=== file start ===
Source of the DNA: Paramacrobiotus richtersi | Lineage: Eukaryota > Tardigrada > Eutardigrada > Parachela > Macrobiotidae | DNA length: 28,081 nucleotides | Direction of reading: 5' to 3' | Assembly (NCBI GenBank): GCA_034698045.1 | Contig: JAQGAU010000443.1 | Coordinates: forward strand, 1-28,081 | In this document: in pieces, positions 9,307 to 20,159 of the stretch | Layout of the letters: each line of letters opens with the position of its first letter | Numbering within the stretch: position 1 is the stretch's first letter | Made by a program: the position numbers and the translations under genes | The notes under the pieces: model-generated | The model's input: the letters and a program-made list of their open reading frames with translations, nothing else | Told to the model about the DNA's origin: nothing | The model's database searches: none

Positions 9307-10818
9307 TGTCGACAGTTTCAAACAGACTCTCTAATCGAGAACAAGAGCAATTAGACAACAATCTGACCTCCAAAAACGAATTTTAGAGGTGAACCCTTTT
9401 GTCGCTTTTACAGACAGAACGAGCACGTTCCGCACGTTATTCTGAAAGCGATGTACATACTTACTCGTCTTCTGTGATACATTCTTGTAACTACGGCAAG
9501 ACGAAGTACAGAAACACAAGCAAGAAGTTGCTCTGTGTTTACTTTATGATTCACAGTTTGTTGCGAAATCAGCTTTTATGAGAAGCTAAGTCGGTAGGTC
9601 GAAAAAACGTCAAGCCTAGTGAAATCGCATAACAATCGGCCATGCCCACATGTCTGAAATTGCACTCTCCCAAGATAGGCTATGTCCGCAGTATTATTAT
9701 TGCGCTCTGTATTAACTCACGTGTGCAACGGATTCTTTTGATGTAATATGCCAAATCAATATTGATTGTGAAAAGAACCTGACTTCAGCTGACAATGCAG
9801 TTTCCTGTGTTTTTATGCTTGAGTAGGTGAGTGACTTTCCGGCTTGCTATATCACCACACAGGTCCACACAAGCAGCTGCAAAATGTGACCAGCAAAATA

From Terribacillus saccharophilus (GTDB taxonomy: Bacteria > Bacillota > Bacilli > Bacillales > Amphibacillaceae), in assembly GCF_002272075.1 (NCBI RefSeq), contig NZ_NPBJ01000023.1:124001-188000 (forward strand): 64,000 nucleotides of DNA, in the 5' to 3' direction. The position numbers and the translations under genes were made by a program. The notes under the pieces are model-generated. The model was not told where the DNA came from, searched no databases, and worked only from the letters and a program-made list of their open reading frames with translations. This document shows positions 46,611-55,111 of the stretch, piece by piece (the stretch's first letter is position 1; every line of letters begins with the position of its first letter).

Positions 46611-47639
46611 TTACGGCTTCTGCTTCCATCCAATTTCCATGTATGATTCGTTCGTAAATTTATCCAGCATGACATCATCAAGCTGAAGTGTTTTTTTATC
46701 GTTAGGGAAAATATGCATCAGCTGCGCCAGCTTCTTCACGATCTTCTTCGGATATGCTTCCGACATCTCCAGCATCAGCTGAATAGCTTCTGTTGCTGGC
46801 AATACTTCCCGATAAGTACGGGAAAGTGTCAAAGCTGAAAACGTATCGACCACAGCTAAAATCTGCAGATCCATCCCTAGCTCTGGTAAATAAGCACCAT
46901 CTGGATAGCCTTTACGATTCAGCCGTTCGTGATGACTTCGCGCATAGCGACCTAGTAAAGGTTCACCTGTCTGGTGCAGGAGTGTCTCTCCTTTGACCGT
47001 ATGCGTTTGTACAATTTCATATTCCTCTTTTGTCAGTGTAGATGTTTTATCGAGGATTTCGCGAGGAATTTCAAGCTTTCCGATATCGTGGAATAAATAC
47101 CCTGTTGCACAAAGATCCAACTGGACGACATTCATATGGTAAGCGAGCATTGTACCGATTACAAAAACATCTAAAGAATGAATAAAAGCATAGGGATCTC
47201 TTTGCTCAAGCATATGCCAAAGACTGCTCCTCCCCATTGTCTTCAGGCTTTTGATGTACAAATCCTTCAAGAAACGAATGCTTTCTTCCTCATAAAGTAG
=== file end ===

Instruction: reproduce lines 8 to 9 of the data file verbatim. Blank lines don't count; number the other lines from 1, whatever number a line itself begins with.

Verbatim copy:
9801 TTTCCTGTGTTTTTATGCTTGAGTAGGTGAGTGACTTTCCGGCTTGCTATATCACCACACAGGTCCACACAAGCAGCTGCAAAATGTGACCAGCAAAATA

From Terribacillus saccharophilus (GTDB taxonomy: Bacteria > Bacillota > Bacilli > Bacillales > Amphibacillaceae), in assembly GCF_002272075.1 (NCBI RefSeq), contig NZ_NPBJ01000023.1:124001-188000 (forward strand): 64,000 nucleotides of DNA, in the 5' to 3' direction. The position numbers and the translations under genes were made by a program. The notes under the pieces are model-generated. The model was not told where the DNA came from, searched no databases, and worked only from the letters and a program-made list of their open reading frames with translations. This document shows positions 46,611-55,111 of the stretch, piece by piece (the stretch's first letter is position 1; every line of letters begins with the position of its first letter).